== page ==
Market entries can be at the core of a company's strategy for years and involve huge amounts of money. For instance, Uber has raised more than $20bn since it started its international expansion in 2011. And it is likely to raise even more in the future to try to strengthen its foothold in Europe, Asia, etc.
Market entries are uncertain situations and can therefore be quite stressful for executives. They can literally make or break companies. As a consequence, top consulting firms such as McKinsey, BCG and Bain are often brought in to help during these key moments.
There is therefore a good chance that you will come across a market entry case at some point during your consulting interviews and it is important that you prepare for this situation. Let's first analyse what framework you should use in your market entry cases. And let's also discuss a few examples of successful and failed market entries and try to learn from them.
Market entry case framework
There are two broad types of market entry situations companies face:
- Entering a new geography. For instance, Uber entering the Chinese market.
- Entering a new product category. For instance, Apple launching an electric car.
In both cases, partners at McKinsey, BCG and Bain tend to broadly analyse the same four areas in their framework. Let's step through each of them one by one and list the questions you'd want to answer for each category.
The first area consultants typically analyse in market entry cases is the market. This is extremely important because a big part of the success or failure of the new venture will depend on broader market dynamics. Here are some of the questions you could look into:
- Who are the customers? And what products do they buy today?
- How big is the market? And how fast is it growing?
- How profitable is the market? And is its profitability stable?
- How intense is the competition? Are there more and more players?
- How heavily regulated is the market? Are there barriers to entry?
|Note you can get inspiration from Porter's 5 forces for this section of your framework. If you would like more details about it, you can read our case interview frameworks guide.|
Second, once they understand the market in detail, consultants typically try to figure out how hard it will be for their client to win in that market. This is important because a market can be very attractive but the company might not have the required capabilities to succeed in that market.
- What are the main differences between the company's current market and the new market? How difficult is it for the company to develop / hire new capabilities to adapt to these differences?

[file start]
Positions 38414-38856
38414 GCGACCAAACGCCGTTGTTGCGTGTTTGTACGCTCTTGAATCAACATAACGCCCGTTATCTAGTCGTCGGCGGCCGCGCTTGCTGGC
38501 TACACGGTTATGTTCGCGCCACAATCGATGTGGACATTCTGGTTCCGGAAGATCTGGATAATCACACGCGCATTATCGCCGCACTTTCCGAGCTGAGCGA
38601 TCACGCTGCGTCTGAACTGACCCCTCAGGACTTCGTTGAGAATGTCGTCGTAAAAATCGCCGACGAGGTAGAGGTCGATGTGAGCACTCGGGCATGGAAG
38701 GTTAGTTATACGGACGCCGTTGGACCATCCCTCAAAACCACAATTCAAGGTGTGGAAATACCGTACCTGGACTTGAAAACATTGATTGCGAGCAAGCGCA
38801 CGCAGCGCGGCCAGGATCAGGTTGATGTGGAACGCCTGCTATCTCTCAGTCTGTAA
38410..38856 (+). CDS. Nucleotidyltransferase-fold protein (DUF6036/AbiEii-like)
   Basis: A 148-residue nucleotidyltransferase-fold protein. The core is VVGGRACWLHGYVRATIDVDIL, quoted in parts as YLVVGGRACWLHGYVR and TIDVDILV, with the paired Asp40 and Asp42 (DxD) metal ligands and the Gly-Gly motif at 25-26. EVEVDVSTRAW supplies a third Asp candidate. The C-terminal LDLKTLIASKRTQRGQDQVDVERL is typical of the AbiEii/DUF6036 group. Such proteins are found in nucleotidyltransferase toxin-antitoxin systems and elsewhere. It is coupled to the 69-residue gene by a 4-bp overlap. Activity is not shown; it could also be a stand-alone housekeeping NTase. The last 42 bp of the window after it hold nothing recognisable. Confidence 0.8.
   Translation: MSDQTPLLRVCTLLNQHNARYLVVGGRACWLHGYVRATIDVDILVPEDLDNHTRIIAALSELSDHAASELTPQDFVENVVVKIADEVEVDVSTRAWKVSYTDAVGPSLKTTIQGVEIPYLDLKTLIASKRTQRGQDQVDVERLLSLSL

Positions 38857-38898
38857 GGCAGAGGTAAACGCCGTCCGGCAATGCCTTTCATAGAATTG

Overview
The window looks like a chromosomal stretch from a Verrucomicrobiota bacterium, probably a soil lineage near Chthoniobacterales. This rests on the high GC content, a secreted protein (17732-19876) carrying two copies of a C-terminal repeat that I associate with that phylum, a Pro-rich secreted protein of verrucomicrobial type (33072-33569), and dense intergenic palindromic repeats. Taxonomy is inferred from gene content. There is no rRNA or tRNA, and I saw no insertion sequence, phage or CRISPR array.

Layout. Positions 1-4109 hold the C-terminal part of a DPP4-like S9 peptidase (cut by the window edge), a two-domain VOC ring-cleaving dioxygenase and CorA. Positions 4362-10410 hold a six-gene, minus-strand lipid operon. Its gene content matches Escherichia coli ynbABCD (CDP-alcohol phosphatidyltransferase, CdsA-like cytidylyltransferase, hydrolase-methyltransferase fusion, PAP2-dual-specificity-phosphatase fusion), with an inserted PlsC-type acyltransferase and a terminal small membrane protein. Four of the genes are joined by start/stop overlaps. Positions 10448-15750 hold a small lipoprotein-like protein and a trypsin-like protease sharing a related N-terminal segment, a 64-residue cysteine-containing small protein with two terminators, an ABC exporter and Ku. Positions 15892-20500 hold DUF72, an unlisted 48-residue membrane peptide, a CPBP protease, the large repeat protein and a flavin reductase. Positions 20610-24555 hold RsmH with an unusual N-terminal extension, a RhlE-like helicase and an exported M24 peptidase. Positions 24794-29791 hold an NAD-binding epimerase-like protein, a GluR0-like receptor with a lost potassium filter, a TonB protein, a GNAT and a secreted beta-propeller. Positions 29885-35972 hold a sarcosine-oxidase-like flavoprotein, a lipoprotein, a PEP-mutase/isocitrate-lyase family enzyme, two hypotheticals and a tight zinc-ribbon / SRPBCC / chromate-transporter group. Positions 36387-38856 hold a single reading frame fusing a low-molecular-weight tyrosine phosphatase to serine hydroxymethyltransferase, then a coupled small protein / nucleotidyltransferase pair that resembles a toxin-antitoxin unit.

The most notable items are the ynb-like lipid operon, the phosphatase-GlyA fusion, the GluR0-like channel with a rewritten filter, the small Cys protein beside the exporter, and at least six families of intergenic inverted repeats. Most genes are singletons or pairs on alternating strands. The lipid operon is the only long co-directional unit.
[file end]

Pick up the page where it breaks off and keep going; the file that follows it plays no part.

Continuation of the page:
- Has the company ever done any new market entries in recent years? If so, how successful was it and what has it learned?
- Have other people similar to the client tried to enter the new market in the past? Is there anything we can learn from their attempt?
The third important area to analyse is the financials. Your objective here is to understand how attractive it is financially to enter this new market:
- What's the current financial situation of the client? Does it have spare financial resources to invest?
- How much will it cost to enter the new market (e.g.: setting up new factories, recruiting a team, etc.)?
- What will be the ongoing costs once the market is entered (e.g.: variable cost of manufacturing, advertising to build brand, etc.)?
- What are the expected revenues from the new market? Through which channels / customers will they be achieved?
- What is the overall Return on Investment we can expect from the market entry?
4. Entry strategy
And finally, the last area consultants typically analyse is HOW to enter the market. Planning the exact operational mechanics that will be used is key in order to succeed.
- When should the company enter the market? Is there a first mover advantage or is it better to wait for a few competitors to try first?
- At what speed should the company enter the market? Test a region first, or enter the whole market at once?
- Should the company establish its own entity and have full control? Or should it buy / build a Joint Venture with a competitor?
- Should the company control the market entry from its head office? Or should it give a lot of freedom to the new country manager?
It is almost impossible to cover all these aspects in a 40mins case interview. Once you will have laid out your framework, your interviewer will then typically make you focus on a specific area of the framework for the rest of the case. This is usually the market, or the financials. But can also sometimes be the other two points.